Of late years the importation has been sensibly diminished, owing to the high prices which have been occasioned by the short crops in America. When, however, prices were moderate, and the shipments more extensive, it was possible to supply a large portion of our poorer classes, and notably in the industrial district of Germany, with an article of animal food in the form of cheap American bacon, so useful to this class, and so necessary to their physical and intellectual development. The same state of things will again result from an increase in American crops, and nothing, in our opinion, could justify a measure which would deprive the classes in question of this so important article of food—not even a consideration for the interests of the German agriculturists—for what the latter produce in pigs and pork preparations brings such high prices, and during the period of cheap American pork brought such high prices, that our poorer classes could never think of purchasing domestic hams or bacon and lard to any extent worth mentioning.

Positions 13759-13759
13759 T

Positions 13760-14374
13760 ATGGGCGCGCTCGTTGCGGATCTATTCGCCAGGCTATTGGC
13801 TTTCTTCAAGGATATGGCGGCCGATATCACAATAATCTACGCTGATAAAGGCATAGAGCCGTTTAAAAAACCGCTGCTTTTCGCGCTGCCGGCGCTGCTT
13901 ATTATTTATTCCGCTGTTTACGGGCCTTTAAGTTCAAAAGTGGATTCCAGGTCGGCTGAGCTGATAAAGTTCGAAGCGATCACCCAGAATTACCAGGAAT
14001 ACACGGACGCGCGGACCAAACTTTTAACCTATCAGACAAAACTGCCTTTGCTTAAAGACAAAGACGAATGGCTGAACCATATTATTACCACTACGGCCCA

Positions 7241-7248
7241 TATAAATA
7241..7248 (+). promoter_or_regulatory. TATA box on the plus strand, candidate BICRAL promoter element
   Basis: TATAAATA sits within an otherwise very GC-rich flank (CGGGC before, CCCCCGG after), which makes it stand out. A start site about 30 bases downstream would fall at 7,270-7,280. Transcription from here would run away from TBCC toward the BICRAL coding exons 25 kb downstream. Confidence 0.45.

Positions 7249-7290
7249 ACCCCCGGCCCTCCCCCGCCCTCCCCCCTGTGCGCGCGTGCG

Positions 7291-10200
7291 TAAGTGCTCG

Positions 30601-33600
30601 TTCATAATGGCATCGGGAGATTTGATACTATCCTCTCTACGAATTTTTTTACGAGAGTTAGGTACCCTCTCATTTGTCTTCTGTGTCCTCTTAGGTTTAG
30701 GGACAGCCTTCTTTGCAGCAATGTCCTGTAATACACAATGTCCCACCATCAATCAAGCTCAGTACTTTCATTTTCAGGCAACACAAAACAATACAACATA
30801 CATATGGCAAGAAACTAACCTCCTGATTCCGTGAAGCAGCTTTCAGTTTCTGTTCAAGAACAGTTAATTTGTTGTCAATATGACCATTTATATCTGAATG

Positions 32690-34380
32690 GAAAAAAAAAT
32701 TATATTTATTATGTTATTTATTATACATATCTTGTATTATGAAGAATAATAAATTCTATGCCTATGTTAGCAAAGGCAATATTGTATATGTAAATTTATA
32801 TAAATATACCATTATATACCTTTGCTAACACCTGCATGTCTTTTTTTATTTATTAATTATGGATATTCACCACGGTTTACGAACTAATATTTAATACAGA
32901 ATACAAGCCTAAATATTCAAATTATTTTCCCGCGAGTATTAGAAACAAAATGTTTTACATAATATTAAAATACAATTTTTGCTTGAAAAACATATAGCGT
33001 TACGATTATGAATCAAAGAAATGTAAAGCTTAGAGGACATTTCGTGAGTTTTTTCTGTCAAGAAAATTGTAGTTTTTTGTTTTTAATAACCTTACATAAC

On the contrary, is has frequently happened—and herein lies the proof of the above-made statement—that the unrestricted importation of bacon has redounded to the interests of the German agriculturist; that land-owners and farmers have sold the swine raised on their lands for the high prices which were paid in the markets (the price seldom fell much below 50 marks for 100 pounds, no matter whether American bacon cost 30 or 75 marks per 100 pounds), and bought for their own use the cheaper American bacon.

If, therefore, the sanitary reasons advanced for the prohibition and consumption of American bacon are not tenable, whereas on the other hand the interests of the poorer classes would seem to demand imperatively an unrestricted importation of this important article of food; and experience has taught us, moreover, that such importation can in no way be prejudicial to German agriculture—we may be pardoned for pointing out the fact that through a prohibitive measure the income from this source, which amounted to, in—